Joe needs to know several things about himself and the devil from these verses.

Firstly, before coming to faith in Christ, we clearly see that we were dead in our trespasses and sins. We weren’t merely in bad shape, but dead shape. Not only were we spiritually dead, we were ‘following the course of this world’. (We are going to find out more about this phrase in chapter 2.)

Secondly, we see that this ‘world’ has a ruler. In fact, before Jesus saved us, we all followed the prince of the power of the air. He is also known as ‘the spirit now at work in the sons of disobedience’. This prince, we are told, is leading the world, and all those in it, in complete disobedience to God. Now who is this ‘prince’ leading people to do evil? Who is this father of the sons of disobedience? It is the devil himself.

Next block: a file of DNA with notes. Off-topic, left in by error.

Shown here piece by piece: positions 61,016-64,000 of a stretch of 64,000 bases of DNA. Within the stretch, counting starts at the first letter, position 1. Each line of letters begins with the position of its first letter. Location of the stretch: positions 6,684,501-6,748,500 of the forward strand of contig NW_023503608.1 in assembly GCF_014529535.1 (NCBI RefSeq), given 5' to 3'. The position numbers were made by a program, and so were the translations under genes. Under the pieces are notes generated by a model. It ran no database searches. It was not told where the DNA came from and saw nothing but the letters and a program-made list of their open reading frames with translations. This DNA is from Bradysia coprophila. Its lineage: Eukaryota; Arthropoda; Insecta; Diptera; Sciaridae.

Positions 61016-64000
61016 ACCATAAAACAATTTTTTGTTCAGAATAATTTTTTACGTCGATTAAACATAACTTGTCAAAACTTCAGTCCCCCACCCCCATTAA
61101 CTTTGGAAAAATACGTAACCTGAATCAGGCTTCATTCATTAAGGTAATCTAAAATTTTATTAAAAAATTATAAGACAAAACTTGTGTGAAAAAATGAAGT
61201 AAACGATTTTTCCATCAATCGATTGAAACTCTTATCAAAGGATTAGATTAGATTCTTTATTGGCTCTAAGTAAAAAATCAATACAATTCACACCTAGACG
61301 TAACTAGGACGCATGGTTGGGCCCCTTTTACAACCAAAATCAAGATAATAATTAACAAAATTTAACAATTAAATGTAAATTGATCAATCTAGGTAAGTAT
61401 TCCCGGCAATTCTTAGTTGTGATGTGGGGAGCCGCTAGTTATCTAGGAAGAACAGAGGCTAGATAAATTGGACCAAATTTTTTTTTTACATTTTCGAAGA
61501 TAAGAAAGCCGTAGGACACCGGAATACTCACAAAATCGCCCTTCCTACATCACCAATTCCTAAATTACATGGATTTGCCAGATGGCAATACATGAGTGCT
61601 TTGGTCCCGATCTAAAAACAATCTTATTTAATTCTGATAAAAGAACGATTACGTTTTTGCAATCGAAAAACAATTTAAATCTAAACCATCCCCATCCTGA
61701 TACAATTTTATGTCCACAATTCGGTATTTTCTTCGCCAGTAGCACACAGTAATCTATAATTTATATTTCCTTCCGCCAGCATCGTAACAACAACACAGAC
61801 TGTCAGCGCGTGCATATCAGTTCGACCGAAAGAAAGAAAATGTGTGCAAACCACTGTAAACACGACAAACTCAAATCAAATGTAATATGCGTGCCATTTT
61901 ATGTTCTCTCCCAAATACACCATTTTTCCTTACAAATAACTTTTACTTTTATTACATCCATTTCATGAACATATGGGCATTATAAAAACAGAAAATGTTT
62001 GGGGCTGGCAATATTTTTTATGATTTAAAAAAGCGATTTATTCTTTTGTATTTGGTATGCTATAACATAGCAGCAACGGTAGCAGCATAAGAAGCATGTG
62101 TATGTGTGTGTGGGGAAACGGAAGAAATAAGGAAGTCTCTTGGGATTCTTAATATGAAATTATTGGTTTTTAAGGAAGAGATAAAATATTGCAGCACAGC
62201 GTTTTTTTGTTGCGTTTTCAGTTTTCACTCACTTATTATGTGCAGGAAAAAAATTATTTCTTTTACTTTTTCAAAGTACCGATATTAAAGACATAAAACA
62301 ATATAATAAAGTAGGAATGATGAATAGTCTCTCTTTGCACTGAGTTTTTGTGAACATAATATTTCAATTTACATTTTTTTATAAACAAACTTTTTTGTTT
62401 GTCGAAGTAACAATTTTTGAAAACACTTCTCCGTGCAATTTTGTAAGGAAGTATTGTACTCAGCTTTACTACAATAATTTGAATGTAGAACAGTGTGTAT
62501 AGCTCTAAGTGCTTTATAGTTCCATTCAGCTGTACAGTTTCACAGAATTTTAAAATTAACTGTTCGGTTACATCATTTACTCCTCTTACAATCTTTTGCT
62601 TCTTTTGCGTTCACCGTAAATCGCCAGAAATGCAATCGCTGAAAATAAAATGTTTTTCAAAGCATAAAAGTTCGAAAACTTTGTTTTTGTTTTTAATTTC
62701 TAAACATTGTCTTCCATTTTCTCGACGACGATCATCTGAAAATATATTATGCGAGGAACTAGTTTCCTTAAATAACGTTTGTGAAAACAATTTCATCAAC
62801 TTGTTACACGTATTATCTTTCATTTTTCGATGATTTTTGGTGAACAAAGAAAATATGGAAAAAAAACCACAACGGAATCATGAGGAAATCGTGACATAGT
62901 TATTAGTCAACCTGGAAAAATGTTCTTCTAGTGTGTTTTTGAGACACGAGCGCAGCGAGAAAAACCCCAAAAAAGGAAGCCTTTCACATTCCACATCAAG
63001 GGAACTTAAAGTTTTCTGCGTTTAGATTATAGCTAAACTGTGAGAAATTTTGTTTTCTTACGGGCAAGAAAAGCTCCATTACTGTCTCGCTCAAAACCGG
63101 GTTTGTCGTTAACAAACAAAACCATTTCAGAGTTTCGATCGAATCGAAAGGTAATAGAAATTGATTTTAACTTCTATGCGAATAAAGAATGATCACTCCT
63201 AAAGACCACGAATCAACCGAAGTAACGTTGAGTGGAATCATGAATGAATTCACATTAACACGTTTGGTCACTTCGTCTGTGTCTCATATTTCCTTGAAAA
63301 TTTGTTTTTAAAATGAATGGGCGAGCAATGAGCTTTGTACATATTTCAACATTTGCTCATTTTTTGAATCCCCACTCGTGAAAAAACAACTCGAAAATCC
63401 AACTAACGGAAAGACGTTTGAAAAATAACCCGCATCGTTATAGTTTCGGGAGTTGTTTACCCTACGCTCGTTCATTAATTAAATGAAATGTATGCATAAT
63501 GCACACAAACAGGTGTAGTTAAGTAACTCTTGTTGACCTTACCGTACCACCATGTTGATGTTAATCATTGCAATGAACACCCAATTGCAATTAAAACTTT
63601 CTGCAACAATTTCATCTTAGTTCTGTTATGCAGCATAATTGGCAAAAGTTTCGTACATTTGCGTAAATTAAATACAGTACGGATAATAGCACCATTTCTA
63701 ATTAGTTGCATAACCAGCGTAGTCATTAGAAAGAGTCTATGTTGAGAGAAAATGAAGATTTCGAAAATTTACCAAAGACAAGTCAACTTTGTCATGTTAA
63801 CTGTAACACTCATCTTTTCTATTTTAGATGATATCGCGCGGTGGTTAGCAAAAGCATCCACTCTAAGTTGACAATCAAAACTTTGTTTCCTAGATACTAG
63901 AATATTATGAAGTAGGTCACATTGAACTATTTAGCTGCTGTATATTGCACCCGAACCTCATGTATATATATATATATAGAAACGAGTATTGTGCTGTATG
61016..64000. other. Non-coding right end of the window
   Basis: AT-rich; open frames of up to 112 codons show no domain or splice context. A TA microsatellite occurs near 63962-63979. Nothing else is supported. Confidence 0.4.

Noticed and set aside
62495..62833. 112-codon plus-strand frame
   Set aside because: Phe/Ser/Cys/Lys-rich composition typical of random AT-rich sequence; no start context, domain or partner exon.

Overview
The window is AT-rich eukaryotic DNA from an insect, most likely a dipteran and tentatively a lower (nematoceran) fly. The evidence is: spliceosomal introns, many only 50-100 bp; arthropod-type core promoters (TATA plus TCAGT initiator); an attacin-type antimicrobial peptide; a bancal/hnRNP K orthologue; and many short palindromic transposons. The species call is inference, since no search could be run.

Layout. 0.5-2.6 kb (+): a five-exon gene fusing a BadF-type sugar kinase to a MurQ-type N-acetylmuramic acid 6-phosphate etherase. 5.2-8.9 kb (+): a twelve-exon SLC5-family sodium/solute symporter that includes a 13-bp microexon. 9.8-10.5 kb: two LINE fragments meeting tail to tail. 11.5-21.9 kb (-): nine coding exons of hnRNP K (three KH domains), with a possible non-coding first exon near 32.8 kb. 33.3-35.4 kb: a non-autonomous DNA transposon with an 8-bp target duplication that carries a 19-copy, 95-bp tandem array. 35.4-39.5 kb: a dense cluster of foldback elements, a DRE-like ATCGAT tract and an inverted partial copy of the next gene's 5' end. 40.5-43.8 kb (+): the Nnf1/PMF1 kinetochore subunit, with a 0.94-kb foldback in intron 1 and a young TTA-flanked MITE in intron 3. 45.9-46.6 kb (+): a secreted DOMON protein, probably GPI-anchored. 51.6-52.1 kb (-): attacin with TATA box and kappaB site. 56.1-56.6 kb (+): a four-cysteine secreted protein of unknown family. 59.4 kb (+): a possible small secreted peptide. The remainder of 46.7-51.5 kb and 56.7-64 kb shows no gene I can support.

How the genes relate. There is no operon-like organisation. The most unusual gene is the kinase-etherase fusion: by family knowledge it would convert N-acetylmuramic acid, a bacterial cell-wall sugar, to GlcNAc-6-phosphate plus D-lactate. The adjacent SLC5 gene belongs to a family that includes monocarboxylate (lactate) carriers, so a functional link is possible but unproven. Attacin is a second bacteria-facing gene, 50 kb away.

Children of the Devil?

Hang on, says Joe. I thought the Bible taught that we are all God’s children. Are you saying my friends and family are all children of the devil? Do they belong to the Devil?

Yes! That is exactly what the Bible is teaching. Many people wrongly say that we are all God’s children, but this is never something Jesus communicates. He actually says the complete opposite! When Jesus was responding to people who refused to obey his word, who rejected his teaching, he plainly tells them that they are not the children of God and explains why they do not believe him.

“For you are the children of your father the devil, and you love to do the evil things he does.” (John 8:44 NLT)